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Publication numberUS7354649 B2
Publication typeGrant
Application numberUS 10/923,132
Publication dateApr 8, 2008
Filing dateAug 20, 2004
Priority dateAug 20, 2004
Fee statusPaid
Also published asUS20060040086
Publication number10923132, 923132, US 7354649 B2, US 7354649B2, US-B2-7354649, US7354649 B2, US7354649B2
InventorsKert L. Dolechek, Raymon F. Thompson
Original AssigneeSemitool, Inc.
Export CitationBiBTeX, EndNote, RefMan
External Links: USPTO, USPTO Assignment, Espacenet
Semiconductor workpiece
US 7354649 B2
Abstract
The present invention provides an apparatus and method for use in processing semiconductor workpieces. The new apparatus and method allows for the production of thinner workpieces that at the same time remain strong. Particularly, a chuck is provided that includes a body, a retainer removeably attached to the body and a seal forming member. When a workpiece is placed on the chuck body and the retainer is engaged to the body, a peripheral portion of the back side of the workpiece is covered by the retainer while an interior region of the back side of the workpiece is exposed. The exposed back side of the workpiece is then subjected to a wet chemical etching process to thin the workpiece and form a relatively thick rim comprised of semiconductor material at the periphery of the workpiece. The thick rim or hoop imparts strength to the otherwise fragile, thinned semiconductor workpiece. Semiconductor workpieces made according to the present invention offer an improved structure for handling thinned wafers in conventional automated equipment. This results in improved yields and improved process efficiency.
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Claims(27)
1. A semiconductor workpiece comprising:
a main body having a device side and a back side and a thickness less than approximately 150 microns, the device side of the main body being free from a protective tape or polymer;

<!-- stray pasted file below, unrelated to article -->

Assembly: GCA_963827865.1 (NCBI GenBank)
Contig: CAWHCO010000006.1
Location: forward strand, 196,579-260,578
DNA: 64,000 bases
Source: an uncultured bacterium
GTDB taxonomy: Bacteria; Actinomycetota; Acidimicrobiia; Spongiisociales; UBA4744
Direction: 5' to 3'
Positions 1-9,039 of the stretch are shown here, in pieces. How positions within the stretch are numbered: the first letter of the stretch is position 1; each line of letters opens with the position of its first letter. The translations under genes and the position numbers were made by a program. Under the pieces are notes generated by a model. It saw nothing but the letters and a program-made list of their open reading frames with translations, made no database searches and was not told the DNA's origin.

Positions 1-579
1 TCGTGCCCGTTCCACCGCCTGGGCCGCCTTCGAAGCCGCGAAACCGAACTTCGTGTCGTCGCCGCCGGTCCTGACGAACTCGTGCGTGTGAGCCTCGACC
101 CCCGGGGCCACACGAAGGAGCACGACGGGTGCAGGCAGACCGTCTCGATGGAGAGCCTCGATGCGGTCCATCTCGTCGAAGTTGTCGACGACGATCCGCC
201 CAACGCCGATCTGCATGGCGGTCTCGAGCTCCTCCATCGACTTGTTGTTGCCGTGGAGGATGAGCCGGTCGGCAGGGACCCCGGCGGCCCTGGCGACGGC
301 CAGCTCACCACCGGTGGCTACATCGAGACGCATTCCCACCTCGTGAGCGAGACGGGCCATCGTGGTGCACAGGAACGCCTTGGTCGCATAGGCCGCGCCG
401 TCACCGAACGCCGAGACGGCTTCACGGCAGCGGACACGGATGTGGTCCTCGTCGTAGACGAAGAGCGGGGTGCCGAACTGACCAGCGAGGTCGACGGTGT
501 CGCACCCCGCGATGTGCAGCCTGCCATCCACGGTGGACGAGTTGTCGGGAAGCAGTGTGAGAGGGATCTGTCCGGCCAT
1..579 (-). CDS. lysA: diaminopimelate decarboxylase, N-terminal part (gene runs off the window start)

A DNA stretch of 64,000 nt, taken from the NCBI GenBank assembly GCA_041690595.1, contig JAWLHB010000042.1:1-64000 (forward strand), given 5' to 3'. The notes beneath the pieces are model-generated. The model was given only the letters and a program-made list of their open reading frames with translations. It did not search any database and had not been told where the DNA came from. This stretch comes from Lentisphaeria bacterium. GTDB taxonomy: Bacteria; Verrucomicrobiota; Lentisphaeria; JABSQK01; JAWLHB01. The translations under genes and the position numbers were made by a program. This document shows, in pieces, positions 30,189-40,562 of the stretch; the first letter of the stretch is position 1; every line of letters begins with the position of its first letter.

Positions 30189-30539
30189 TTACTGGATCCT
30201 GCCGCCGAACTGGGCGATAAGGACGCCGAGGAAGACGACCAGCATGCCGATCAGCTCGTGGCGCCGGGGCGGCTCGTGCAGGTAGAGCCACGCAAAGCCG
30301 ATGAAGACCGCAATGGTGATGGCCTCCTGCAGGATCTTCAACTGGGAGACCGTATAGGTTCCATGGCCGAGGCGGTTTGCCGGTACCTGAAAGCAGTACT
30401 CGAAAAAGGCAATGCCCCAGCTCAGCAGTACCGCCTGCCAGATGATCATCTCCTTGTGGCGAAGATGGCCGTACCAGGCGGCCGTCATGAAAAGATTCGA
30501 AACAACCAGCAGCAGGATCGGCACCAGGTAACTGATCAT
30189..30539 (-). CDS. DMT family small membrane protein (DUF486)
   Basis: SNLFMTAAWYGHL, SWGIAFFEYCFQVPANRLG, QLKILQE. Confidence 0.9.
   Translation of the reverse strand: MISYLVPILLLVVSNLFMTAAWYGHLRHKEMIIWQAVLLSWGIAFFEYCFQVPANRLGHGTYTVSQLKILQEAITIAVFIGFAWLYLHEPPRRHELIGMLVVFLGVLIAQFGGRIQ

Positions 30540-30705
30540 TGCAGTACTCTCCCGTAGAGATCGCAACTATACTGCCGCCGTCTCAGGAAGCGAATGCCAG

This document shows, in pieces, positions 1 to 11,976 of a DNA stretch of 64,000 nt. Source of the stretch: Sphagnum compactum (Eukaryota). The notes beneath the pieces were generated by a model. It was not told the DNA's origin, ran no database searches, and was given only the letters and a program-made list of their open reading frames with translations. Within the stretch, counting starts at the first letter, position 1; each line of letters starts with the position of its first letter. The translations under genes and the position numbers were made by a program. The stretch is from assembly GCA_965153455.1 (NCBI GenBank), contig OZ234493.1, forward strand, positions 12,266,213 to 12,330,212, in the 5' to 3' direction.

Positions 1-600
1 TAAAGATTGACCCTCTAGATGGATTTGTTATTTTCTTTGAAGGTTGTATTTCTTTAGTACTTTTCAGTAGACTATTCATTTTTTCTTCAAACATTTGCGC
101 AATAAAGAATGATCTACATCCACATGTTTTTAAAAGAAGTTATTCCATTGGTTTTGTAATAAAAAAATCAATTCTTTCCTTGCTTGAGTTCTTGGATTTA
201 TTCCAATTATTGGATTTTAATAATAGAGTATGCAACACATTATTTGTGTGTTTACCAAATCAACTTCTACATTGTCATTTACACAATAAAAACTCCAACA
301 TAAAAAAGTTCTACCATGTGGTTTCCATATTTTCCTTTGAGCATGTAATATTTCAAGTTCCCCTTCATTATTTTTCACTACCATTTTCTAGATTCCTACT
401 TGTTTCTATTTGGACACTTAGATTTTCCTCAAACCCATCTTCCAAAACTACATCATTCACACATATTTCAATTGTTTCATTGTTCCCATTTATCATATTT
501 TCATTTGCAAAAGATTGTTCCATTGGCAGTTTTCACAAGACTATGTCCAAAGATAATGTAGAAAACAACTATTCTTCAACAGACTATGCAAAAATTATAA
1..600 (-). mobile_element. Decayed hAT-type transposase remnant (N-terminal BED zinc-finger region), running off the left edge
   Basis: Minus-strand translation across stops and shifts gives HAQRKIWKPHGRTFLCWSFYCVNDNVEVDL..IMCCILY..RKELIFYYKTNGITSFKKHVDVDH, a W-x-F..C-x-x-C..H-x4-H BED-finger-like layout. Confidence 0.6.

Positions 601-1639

the main body having devices selected from the group consisting of microelectronic circuits, data storage elements or layers and micro-mechanical elements formed on the device side but not on the back side; and
a rim connected to the main body and having a thickness in a range of approximately 150 to 725 microns, the rim extending outwardly from the periphery of the back side of the workpiece but not the device side of the workpiece.
2. The semiconductor workpiece of claim 1, wherein the main body thickness is less than 100 microns.
3. The semiconductor workpiece of claim 1, wherein the main body thickness is less than 50 microns.
4. The semiconductor workpiece of claim 1, wherein the main body thickness is less than 25 microns.
5. The semiconductor workpiece of claim 1, wherein the rim and the main body are integral.
6. The semiconductor workpiece of claim 1, wherein the rim and the main body are comprised of silicon.
7. The semiconductor workpiece of claim 1, wherein the rim has a thickness in a range of approximately 600-725 microns.
8. The semiconductor workpiece of claim 1, wherein the rim has a thickness in a range of approximately 300-725 microns.
9. A semiconductor workpiece having a device side and a back side with a back side surface area, BSSA, the semiconductor workpiece comprising:
a rim comprising less than approximately 5% of the BSSA and having a thickness, RT; the rim extending outwardly from the back side of the workpiece but not the device side of the workpiece and
a main body having microelectronic devices formed on the device side only and a thickness, MBT, less than approximately 50% of RT, the main body being free of a protective tape or polymer.
10. The semiconductor workpiece of claim 9, wherein the rim comprises less than approximately 3% of the BSSA.
11. The semiconductor workpiece of claim 9, wherein the rim comprises less than approximately 1% of the BSSA.
12. The semiconductor workpiece of claim 9, wherein the MBT is less than approximately 40% of the RT.
13. The semiconductor workpiece of claim 9, wherein the MBT is less than approximately 30% of the RT.
14. The semiconductor workpiece of claim 9, wherein the MBT is less than approximately 20% of the RT.
15. The semiconductor workpiece of claim 9, wherein the MBT is less than approximately 10% of the RT.
16. The semiconductor workpiece of claim 9, wherein the MBT is less than approximately 5% of the RT.